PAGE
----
When a student applies Early Action to UGA and they are deferred, it's not to be seen as an end, but rather a beginning. That deferral is an opportunity to learn more about said student than we ever could have in the Early Action application. That deferral gives us a keen insight into the mind and personality of the applicant in ways we often times didn't know existed before.

Last year, 50% of the students who were deferred in Early Action AND completed Part II of the application were later admitted to UGA. 0% of the students who decide not to complete Part II of the application are accepted.

Deferral is not a four letter word no more than it is a final decision. Make the choice and embrace the opportunity. Embrace the opportunity to continue your pursuit of an education at UGA and turn it into a reality.

Deferral is not a four letter word. Deny though, for most people, is.

Friday, December 11, 2009

Early Action Decisions are Out!

The status check is now back and open for viewing, and the Early Action Decisions are now available to students! Good luck, I hope your weekend goes well, and remember, I can not comment/discuss on specific decisions on this blog.

P.S. Please remember to follow my advice on EA Decisions and How to React.

Go Dawgs!

Early Action Decision Day is Here!

Early Action decisions will be released today (as of Friday, Dec. 11 in the late afternoon/early evening), and the applicant pool is very strong! Approximately 6,000 students were admitted, and here is the link to the 2010 EA admitted student press release. We are thrilled to have such a strong group of admitted students, but please also know that we will still be admitting a substantial number of students over the next 3-4 months.

If you have questions about your decision, I ask that you not post them on this blog, as I truly cannot answer specific questions about individual students here (both because I generally do not have the actual student's information, and because I cannot disclose individual student information in a comment). My best suggestion is to talk with both your family and your HS counselor, review my suggestions about how to react to EA decisions, and if you still think you need to communicate with our office, either call or email.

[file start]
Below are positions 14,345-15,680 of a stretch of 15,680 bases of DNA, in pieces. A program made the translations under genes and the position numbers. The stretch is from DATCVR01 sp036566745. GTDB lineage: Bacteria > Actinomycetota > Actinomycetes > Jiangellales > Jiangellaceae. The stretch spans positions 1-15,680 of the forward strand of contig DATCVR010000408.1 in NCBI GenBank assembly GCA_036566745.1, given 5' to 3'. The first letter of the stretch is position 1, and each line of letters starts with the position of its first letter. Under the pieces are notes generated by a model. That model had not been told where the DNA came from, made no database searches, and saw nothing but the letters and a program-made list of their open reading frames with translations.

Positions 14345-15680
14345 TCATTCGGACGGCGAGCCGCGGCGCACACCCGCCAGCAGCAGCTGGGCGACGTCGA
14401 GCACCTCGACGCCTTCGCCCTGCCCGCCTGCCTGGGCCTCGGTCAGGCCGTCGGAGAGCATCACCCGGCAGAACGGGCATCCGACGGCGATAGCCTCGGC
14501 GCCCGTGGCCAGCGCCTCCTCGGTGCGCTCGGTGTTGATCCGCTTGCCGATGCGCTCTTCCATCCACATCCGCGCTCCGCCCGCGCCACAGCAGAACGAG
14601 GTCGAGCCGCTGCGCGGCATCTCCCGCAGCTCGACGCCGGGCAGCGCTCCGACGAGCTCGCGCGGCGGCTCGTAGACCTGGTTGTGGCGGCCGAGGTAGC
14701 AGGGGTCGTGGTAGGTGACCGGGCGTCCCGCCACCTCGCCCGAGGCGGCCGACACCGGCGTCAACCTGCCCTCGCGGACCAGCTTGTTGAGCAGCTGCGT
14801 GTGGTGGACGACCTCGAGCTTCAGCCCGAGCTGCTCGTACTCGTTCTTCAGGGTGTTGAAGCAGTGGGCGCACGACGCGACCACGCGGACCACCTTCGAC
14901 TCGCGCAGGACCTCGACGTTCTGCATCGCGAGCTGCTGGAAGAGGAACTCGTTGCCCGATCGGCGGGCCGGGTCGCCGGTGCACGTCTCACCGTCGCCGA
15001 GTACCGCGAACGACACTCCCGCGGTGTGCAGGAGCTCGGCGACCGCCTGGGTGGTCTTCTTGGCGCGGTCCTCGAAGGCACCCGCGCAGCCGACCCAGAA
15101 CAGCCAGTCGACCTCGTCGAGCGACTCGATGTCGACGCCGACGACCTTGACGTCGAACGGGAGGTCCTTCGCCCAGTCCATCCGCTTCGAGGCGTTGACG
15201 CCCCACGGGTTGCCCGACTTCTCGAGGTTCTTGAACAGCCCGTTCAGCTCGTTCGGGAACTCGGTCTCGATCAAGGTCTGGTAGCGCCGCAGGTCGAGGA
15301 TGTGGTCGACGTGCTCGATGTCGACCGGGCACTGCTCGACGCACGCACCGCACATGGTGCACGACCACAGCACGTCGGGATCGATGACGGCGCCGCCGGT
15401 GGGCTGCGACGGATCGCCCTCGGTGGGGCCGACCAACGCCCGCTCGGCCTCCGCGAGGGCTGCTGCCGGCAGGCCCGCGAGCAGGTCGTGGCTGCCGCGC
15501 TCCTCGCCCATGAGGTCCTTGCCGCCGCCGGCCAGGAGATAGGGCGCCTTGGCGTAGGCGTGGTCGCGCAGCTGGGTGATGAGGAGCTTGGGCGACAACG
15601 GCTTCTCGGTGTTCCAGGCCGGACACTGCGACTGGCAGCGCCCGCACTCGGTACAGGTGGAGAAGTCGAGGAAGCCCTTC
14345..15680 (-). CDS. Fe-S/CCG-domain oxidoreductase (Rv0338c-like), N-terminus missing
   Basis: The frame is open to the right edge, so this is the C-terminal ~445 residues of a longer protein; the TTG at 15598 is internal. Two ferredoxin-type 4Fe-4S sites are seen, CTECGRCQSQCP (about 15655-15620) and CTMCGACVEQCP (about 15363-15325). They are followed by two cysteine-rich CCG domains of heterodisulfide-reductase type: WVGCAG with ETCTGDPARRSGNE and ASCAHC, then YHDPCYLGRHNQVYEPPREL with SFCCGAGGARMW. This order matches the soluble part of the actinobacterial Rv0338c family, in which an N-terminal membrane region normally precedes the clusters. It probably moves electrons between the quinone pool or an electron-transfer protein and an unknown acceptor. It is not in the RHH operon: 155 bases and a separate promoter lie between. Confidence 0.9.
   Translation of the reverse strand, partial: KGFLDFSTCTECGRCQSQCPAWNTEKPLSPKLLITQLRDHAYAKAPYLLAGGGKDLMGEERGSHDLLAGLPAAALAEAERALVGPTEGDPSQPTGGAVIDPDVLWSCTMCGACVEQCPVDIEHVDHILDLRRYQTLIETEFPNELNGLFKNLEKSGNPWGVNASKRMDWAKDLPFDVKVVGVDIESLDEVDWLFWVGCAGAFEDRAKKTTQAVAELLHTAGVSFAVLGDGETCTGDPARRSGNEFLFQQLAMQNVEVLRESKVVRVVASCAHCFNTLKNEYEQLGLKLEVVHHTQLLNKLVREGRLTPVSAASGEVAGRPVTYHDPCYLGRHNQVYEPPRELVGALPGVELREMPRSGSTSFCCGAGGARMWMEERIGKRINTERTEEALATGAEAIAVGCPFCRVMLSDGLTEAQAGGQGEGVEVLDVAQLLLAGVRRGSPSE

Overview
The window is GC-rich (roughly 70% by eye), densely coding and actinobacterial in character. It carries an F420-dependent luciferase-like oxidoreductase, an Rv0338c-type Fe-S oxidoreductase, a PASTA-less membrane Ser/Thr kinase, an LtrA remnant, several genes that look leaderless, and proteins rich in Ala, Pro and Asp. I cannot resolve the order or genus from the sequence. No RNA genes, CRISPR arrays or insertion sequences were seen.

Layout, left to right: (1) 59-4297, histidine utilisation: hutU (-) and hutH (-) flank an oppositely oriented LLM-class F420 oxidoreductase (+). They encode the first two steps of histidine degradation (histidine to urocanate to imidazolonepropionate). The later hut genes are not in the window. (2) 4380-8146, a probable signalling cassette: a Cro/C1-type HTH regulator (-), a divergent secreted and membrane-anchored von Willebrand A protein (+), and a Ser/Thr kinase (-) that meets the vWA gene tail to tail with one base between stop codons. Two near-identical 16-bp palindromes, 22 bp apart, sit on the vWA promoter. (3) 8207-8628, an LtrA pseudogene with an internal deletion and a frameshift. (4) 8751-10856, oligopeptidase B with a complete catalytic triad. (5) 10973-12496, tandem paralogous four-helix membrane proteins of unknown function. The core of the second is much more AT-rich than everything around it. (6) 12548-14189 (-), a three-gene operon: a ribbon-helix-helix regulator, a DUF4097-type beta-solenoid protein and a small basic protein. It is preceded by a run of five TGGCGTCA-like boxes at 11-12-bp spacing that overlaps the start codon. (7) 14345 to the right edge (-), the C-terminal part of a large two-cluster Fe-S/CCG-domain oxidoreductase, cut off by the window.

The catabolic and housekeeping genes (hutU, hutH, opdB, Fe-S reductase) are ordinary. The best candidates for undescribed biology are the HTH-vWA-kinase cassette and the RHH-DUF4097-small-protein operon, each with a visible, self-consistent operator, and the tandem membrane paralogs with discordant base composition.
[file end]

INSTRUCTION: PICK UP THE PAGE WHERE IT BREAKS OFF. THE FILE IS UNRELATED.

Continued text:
Have a great weekend, and Go Dawgs!

Tuesday, December 8, 2009

EA Decisions and How to React

Early Action decisions will be later this week, so here are my suggestions on how to react to the decision you may receive.

Admit: Celebrate with family, buy a lot of UGA gear to wear for the holiday season, but remember that not everyone has received a decision of admission, and so be a little more low key with friends and classmates. In other words, do not run up to you best friend during English class and scream "I got into Georgia" while 10-15 of your classmates are mentally throwing daggers into your back.

Deny: While this is not a fun situation at all, the reality is that if you have been denied Early Action, you are truly not competitive for admission at UGA. It is not easy to write that, and it is very difficult to tell this to a student or parent, but when we look at this student's application in comparison with the other 11,600 EA applicants (and remember, we will get about 7,000 RD applicants as well), they do not match up academically with the others. It is better to tell you now instead of waiting until late March, as this gives you time to make other plans. Unless there seems to be a serious error (your are in the top of your class, take a very challenging course load, and have a strong test score), my suggestion is to not contact us about the decision, but instead move forward with plan B. While we do not mind talking with you at all, the reality is that an Early Action denial means an offer of admission from UGA is not a reality.